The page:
This conclusion is bolstered by our Supreme Court's decision in Commonwealth v. Platou, 455 Pa. 258, 260-62, 312 A.2d 29, 31 (1973): "At the time of the search appellant was a guest in the apartment of his friend, Robert Wander. On the basis of a sale of marijuana by Wander to a police agent, an arrest warrant for him and a search warrant for his premises were obtained. The police arrested Wander at his place of work and accompanied by him proceeded to his apartment. At this time, the police had no knowledge of appellant's existence. Approaching the apartment, Wander informed the police that he had a friend visiting him. When the police arrived, they read the warrant to Wander and entered. . . . [T]he record does establish that the police announced they had authority to search everything in the apartment and that appellant claimed two suitcases lying on the floor . . . were his. Despite being on notice that the suitcases did not belong to Wander, the police began searching them simultaneously with their initiating a search of the apartment. In one of appellant's suitcases they found a single ounce of marijuana.
"The Commonwealth attempts to justify its search of appellant's suitcases solely on the ground that it was authorized by a valid warrant. It argues that because the suitcases were separated from appellant's person and located
[ 242 Pa. Super. Page 239]
within Wander's apartment, they were properly searched. We disagree.
"The search of appellant's suitcase under the authority of the search warrant for Wander's apartment is analogous to those situations in which consent searches have been invalidated because the place or thing searched was in the exclusive control or possession of a non-consenting party, and the consenting party did not have 'an independent right of his own to consent to the seizure. . . .' Commonwealth v. Storck, 442 Pa. 197, 200, 275 A.2d 362, 364 (1971) [citations omitted]. It is controlled by the same rationale. The reasoning of these 'consent' search cases is that a person cannot waive the Fourth Amendment rights of another with respect to property owned or possessed by that other person."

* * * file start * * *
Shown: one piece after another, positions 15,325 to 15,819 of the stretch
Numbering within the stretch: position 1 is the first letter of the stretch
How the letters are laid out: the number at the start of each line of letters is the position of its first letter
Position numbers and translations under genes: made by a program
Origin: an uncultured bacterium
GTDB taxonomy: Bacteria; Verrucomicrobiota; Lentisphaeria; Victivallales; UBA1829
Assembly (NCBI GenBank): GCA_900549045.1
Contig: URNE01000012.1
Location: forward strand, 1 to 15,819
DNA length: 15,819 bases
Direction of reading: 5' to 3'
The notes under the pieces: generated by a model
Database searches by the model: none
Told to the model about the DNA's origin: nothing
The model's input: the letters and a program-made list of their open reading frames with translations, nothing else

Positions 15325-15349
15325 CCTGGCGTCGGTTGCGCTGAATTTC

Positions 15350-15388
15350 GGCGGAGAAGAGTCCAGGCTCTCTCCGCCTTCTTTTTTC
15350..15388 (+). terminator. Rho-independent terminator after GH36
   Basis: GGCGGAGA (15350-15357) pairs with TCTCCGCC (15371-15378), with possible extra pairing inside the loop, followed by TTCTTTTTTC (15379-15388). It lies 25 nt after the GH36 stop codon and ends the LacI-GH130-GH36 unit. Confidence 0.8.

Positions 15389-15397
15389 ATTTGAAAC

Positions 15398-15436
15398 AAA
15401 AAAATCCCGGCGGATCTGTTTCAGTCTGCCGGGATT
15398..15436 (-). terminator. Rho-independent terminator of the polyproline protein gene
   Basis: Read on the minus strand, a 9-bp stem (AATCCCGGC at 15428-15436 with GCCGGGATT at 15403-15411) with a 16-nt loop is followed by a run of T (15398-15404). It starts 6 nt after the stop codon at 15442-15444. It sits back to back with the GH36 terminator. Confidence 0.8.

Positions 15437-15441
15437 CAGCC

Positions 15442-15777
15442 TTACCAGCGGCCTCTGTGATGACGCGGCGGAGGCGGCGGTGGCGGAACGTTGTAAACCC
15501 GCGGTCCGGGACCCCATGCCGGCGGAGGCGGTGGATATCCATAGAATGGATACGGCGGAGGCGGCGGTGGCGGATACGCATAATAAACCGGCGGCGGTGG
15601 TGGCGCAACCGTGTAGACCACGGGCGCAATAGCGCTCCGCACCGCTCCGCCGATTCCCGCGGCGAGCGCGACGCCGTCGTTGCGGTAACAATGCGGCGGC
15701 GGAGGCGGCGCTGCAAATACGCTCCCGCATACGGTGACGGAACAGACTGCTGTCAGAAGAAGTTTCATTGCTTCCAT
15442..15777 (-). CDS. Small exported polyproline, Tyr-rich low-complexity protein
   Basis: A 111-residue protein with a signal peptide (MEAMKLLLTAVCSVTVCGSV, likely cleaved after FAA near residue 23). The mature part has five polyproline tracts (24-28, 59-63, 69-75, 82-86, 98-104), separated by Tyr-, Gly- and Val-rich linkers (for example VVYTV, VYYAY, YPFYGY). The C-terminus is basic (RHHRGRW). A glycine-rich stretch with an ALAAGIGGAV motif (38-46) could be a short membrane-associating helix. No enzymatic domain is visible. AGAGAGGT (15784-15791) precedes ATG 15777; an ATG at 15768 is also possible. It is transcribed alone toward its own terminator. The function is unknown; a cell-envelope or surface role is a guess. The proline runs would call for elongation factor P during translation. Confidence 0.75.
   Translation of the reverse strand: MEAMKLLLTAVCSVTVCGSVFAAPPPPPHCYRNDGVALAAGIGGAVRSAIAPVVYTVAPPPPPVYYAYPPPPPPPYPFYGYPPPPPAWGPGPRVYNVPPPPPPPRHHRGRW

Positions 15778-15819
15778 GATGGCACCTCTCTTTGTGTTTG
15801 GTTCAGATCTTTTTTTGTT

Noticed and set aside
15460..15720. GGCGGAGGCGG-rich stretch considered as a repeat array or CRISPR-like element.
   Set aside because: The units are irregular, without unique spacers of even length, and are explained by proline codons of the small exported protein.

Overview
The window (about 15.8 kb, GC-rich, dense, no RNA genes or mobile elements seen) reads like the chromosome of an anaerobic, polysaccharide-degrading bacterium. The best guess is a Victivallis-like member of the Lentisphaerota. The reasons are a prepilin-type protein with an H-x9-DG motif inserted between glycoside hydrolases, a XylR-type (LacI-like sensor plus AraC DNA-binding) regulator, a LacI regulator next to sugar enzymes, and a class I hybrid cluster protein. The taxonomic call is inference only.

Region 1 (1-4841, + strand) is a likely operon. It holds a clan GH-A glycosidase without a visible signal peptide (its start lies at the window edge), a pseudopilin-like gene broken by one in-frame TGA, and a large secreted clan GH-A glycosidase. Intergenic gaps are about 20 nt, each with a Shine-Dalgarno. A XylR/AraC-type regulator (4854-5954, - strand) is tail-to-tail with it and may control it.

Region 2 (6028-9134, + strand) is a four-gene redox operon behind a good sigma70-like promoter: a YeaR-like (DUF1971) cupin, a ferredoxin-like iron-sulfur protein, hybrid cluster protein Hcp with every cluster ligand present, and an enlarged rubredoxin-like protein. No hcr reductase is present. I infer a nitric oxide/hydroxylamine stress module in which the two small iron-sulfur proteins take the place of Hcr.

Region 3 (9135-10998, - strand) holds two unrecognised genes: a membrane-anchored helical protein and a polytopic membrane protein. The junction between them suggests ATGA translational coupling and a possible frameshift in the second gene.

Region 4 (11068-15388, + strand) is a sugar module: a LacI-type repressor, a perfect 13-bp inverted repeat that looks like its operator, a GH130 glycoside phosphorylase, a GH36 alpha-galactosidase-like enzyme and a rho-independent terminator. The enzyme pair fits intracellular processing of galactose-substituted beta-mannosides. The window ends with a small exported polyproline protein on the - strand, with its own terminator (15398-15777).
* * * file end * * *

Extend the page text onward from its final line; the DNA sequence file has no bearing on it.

In my view, the instant case is controlled by Platou. Despite Wander's control over the premises, Platou did not lose his fourth amendment right to privacy. In the instant case, Miss Bubb knew that her niece and her husband used the barn and had seen their friends in the area of the barn. She could infer, therefore, that the footlockers and cartons were not abandoned property. That is, boxes and footlockers stored in a barn loft, by their nature, show that their owner has an expectation of privacy concerning the contents. Further, appellant's view was not unreasonable. He had entered into a financial arrangement with the niece's husband, legally on the premises, to store the boxes. Katz v. United States, 389 U.S. 347, 88 S.Ct. 507, 19 L.Ed.2d 576 (1967).
The Majority attempts to distinguish Platou from the instant case as follows: "The holding of Commonwealth v. Platou, [supra], is inapposite in that Miss Bubb did not know who might be the owner of the cartons, footlockers, and materiel. Where such knowledge is lacking, it is unreasonable to expect the police to be able to frame a search warrant." (At 1247). This is simply not true, provided,
[ 242 Pa. Super. Page 240]
of course, that the police have probable cause to search.*fn1 Rule 2005, Pa.R.Crim.P., provides that: "Each search warrant shall:
"(a) specify the date and time of issuance;
"(b) identify the property to be seized;
"(c) name or describe with particularity the person or place to be searched; . . . ." See also, Commonwealth v. Kaplan, 234 Pa. Super. 102, 339 A.2d 86 (1975). That is, the police may procure a warrant despite the fact that they do not know the owner of the suspected contraband. In the instant case, the police could have obtained a warrant by showing probable cause to suspect that the boxes and footlockers contained marijuana; they were not required to swear that appellant owned the contraband.
Therefore, I would reverse the judgment of sentence and order a new trial.